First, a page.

Wikipedia is a great online resource when looking for a quick answer. However, it shouldn’t be used as a definitive source. Though most criticisms are around the “everyone can edit” part, and I agree completely, I also have issue with the argument Wiki-editors make that Wikipedia is about “verifiability” and not truth. (citation)

In the interest of full disclosure, I’ve been a Wikipedia editor since September of 2005 and have about 13,000 edits.

As I said, Wikipedia is great for a quick answer or to get a general idea about something. It’s also great to use as a starting point for more in depth research, as the sources referenced can be very reliable (not always though).

However, Wikipedia is just about what can be verified by citing “objective” sources. This means that if anything that has ever been published about something is a complete fabrication, then that is what’s going to end up on Wikipedia.

An example would be for me to write about you on this blog saying that you are a polygamist and eat babies. Since this is a published source, then it will be used in an article on Wikipedia about you. Nice huh?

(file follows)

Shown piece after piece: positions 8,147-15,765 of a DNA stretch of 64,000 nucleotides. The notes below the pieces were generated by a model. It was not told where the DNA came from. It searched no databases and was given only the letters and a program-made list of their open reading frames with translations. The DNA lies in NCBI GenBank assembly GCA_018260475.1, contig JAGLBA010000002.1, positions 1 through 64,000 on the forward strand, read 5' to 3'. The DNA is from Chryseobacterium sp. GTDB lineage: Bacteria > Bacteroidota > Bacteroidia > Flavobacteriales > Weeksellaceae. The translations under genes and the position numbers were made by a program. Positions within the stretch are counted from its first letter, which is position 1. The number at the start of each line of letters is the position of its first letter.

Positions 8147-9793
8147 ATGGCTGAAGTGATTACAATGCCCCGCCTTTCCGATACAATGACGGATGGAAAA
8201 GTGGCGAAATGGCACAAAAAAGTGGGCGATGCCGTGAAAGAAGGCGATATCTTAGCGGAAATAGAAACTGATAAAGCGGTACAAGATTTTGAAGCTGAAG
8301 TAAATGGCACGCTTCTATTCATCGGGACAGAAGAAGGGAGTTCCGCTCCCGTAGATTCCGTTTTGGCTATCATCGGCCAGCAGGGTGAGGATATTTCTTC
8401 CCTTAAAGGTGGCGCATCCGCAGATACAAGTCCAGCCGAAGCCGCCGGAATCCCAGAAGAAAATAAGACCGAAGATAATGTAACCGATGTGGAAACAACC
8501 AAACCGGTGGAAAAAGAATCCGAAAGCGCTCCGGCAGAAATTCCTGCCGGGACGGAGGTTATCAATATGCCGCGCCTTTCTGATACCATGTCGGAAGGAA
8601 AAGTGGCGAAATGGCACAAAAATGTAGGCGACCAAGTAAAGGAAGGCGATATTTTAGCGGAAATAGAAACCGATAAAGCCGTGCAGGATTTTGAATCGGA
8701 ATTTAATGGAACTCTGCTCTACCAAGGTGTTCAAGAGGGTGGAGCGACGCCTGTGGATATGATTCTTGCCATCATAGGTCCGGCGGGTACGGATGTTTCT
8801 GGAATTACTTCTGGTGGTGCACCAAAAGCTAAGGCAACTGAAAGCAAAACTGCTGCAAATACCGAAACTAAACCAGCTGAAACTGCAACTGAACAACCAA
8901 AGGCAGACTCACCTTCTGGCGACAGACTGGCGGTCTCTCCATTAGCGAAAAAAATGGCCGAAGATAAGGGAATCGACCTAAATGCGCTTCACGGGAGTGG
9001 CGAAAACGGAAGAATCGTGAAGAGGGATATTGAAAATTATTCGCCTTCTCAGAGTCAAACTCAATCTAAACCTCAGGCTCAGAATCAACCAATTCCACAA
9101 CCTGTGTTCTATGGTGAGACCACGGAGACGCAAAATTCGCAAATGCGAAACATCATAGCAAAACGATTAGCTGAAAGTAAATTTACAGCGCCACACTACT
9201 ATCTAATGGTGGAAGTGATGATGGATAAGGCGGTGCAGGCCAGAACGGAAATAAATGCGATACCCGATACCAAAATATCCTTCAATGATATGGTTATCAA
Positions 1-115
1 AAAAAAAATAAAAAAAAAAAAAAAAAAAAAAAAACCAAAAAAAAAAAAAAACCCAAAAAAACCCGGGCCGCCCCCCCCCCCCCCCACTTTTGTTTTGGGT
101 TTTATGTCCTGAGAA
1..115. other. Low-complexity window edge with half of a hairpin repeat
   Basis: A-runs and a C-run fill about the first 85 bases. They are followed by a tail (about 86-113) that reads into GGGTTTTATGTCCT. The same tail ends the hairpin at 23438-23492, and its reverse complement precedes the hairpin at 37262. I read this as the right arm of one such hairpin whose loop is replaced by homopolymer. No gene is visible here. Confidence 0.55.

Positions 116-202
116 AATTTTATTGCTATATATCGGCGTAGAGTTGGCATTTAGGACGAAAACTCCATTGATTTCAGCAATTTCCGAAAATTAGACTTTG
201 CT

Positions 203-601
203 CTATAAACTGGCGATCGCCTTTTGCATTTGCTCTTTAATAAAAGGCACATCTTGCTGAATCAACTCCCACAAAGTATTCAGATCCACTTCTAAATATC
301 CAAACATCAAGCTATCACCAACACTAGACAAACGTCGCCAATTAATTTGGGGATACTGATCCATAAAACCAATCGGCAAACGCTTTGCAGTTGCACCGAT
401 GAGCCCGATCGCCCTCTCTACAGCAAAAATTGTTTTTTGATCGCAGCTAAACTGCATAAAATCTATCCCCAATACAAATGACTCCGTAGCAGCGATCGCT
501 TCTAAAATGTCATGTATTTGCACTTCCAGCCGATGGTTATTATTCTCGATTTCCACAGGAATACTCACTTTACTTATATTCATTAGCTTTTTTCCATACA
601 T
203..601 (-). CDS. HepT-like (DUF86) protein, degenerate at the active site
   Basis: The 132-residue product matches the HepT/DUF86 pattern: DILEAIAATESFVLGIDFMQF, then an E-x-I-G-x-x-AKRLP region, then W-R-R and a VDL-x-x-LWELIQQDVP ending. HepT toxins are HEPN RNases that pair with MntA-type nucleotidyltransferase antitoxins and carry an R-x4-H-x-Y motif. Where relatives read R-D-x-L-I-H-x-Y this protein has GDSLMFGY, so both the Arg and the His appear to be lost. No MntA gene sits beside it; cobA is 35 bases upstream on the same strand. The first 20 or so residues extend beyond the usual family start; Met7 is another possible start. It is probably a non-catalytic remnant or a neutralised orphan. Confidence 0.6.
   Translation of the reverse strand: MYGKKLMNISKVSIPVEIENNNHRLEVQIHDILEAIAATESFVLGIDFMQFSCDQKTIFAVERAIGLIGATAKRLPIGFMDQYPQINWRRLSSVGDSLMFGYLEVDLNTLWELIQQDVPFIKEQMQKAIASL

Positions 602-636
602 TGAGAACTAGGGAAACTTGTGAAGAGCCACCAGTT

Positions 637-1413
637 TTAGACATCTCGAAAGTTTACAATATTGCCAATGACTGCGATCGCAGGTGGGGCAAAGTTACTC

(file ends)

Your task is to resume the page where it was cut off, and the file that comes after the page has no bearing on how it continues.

To make this post related to the subject of the blog, i.e. heraldry, I must bring up the excellent work done by the WikiProject Heraldry and Vexillology. Though the members of this group have contributed greatly to the heraldic wealth of Wikipedia, their greatest contribution (in my humble opinion) is the artwork. The very talented computer graphics designers have created the emblazons for many of the blazons in the online encyclopedia for the world to see. The best part is that these images are freely distributed without any copyright limitations (beyond the normal abuse of another’s arms).

As you may have noticed from past blog posts, I have reused these images many a time and you can do the same. Just make sure to give credit where credit is due.

This repository of heraldic images may be of interest to some of you. I know it has been immensely useful to me as a source of clipart:

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